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Gameinformer: Why Guerrilla Needed Horizon Zero Dawn To Be An RPG

Jul 7, 2014
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"Is Persona 5 really an RPG" /s

Turn-based combat is an automatic qualifier as an RPG. I also failed to see any one respond to my question of how Final Fantasy XV or Kingdom Hearts are more of an RPG than Horizon Zero Dawn. So I'm gonna go out on a limb and say people that continue with the "is it really an RPG" nonsense are doing it because they can't find anything else to criticize about the game. Pickings are VERY slim for the people trying to hate.
 

Number45

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I think it's pretty safe to say that the RPG genre is broad enough to encompass a lot of elements that not everyone would agree mean a game is an RPG. It's little more than a label anyway, and is increasingly used to describe an action game with some depth to its mechanics (equipping/levelling different types of gear for example).

I'm semi-blind on this (I've seen some footage that I like and I'm a fan of Guerilla), but it seems like an action game with those elements to it so it's fair enough to call it an RPG in my opinion.

If we're super strict with the definition very little would actually meet the criteria anyway, right? It's like RnB music of today as opposed to when it first surfaced - they're not the same thing at all, but the definition has clearly evolved over time.
 

Heshinsi

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I am super excited about this game, but seriously the Killzone games were all pretty bad. It's good that they shifted genres.
No they weren't. I mean you may not have liked them, but the last three (ignoring the Vita game which was also good) have aggregate scores of 91, 85, and 73.
 

valkyre

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Horizon is an RPG?



It looks like FarCry w/ a techno-dino setting. I don't think that makes it any worse. It think it looks awesome, but unless they're hiding a lot more that I haven't seen about the game in these interviews and preview videos, I think they're doing the game a disservice trying to sell it as something its not and will only leave an RPG audience disappointed.

Far Cry certainly doesnt involve a ton of dialogue that has to do with world building and Lore. FC just gives you the essentials and then stops bothering you with any kind of details.

I will agree that the term RPG is butchered these days, but comparing FC with Horizon is far fetched.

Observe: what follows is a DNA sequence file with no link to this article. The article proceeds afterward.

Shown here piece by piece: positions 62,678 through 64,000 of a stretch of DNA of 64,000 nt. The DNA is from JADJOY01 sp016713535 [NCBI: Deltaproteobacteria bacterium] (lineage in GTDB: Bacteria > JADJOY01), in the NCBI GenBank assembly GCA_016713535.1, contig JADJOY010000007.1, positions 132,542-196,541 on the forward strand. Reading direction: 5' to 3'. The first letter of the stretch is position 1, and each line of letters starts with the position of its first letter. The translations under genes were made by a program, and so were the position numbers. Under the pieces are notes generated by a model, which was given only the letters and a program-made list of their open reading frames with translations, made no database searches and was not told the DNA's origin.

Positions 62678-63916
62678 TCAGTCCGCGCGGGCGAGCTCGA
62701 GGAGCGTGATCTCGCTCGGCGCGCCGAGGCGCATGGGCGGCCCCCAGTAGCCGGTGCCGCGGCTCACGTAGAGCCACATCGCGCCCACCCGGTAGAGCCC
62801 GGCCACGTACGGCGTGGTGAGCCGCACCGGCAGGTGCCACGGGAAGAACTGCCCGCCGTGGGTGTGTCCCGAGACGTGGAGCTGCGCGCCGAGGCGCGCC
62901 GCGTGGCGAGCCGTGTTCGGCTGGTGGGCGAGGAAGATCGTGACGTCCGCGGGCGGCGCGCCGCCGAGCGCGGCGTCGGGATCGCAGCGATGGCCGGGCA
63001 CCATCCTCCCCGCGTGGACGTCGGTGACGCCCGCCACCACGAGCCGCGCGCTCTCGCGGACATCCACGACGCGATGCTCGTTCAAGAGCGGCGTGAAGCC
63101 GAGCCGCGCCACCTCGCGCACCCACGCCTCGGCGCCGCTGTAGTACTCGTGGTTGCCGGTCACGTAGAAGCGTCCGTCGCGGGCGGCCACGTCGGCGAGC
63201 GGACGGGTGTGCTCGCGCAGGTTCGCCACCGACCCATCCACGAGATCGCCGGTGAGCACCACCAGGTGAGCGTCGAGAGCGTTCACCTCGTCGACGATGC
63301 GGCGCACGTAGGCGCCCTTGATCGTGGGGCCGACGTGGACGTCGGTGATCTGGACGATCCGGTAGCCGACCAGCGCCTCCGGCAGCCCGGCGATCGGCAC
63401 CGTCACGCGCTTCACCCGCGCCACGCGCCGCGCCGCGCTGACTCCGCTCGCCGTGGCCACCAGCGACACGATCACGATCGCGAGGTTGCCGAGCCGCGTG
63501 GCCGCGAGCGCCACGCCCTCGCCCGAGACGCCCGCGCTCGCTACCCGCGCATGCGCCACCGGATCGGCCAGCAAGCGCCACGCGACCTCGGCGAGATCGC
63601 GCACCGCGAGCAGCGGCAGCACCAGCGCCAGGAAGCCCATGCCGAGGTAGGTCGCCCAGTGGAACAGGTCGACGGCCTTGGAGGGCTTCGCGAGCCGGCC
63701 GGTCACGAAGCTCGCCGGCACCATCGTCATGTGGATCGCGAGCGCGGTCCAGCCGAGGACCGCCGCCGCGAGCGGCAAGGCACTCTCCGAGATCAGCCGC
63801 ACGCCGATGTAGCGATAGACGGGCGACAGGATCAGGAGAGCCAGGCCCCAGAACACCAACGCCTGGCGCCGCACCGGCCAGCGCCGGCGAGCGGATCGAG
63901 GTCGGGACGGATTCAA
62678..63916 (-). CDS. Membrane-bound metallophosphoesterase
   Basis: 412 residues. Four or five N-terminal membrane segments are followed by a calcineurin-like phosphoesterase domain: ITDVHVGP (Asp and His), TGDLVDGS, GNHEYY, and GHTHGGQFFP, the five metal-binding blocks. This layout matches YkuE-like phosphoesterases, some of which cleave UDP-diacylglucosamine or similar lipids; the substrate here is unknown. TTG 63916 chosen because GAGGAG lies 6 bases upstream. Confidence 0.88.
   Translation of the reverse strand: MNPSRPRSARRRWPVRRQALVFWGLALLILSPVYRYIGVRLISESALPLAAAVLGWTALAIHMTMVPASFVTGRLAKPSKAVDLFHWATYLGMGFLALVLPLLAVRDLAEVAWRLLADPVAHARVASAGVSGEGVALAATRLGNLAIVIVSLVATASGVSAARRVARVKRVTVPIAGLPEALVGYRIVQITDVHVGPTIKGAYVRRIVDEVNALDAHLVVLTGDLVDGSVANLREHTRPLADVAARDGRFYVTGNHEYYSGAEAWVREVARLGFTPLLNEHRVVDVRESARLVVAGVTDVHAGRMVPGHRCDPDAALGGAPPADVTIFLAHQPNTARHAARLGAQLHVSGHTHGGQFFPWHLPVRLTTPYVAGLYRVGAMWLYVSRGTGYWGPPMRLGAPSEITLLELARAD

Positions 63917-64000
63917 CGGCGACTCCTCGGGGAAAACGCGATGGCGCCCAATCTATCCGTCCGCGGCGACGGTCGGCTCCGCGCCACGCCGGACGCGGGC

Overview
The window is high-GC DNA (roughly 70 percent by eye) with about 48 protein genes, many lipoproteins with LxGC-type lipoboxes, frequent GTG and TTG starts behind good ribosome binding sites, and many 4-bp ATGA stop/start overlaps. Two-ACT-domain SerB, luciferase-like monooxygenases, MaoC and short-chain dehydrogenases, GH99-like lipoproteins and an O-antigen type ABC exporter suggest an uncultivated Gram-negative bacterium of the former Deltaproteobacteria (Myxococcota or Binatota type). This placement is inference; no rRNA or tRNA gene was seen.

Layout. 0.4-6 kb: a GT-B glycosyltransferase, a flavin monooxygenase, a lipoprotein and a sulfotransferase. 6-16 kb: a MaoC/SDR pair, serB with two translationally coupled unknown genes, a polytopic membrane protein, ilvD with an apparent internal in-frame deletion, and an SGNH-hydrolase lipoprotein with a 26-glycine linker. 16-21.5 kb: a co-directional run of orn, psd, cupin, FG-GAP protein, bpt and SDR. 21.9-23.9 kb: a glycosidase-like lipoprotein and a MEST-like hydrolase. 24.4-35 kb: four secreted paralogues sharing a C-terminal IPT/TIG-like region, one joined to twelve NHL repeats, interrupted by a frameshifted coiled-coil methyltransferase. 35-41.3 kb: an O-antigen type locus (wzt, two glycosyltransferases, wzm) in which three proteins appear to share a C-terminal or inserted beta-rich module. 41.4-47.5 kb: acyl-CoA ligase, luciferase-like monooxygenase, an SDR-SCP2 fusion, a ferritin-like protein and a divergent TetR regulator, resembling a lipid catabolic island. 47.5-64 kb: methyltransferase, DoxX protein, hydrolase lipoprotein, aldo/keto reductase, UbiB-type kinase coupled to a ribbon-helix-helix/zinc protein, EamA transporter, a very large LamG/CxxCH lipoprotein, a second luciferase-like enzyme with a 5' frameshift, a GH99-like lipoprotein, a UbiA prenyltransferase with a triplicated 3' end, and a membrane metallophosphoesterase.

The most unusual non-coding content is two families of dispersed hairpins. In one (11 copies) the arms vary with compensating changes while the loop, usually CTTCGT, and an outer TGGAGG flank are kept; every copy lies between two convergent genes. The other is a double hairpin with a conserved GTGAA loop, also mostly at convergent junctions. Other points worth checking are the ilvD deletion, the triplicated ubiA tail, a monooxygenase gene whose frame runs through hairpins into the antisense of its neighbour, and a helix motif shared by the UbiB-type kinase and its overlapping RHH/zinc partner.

Dalibor68

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Sad that appearantly dialogue is really just there for extra lore, and not for decisions/skillchecks.
 

Kyonashi

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As cool as it looks
(and fun to play when I got my hands-on at EGX last weekend)
I can't get over how dumb the robo-birds flapping their wings is, haha.
 
Jul 7, 2014
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Sad that appearantly dialogue is really just there for extra lore, and not for decisions/skillchecks.

They actually clarified that the dialogue tree will have consequences, just not major game altering decisions like you would see in a Bioware game or The Witcher series. Your choices will affect your relationships with some NPCs such as whether they might come back later in the game. They also hinted that you won't be traveling alone all the time so presumably your choices in conversations could determine who becomes your ally or possibly your enemy.
 

Dalibor68

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They actually confirmed that dialogue tree will have consequences, just not major game changing decisions like you would see in an Bioware game or The Witcher series. Your choices will affect your relationships with some NPCs.

Well that's something at least!
 
Apr 10, 2007
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Scene looks great but the nerd in me can't get my head around how on Earth that thing could plausibly be able to fly?

Not only is it's wingspan faaaaar too small, with too sparse plumage to be able to generate sufficient lift from flapping, let's also not forget the thing is made of metal and likely weighs several tonnes.

Guerrilla you guys are great and all but let's try and bring some plausibility back in this bitch...
 

Fredrik

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Scene looks great but the nerd in me can't get my head around how on Earth that thing could plausibly be able to fly?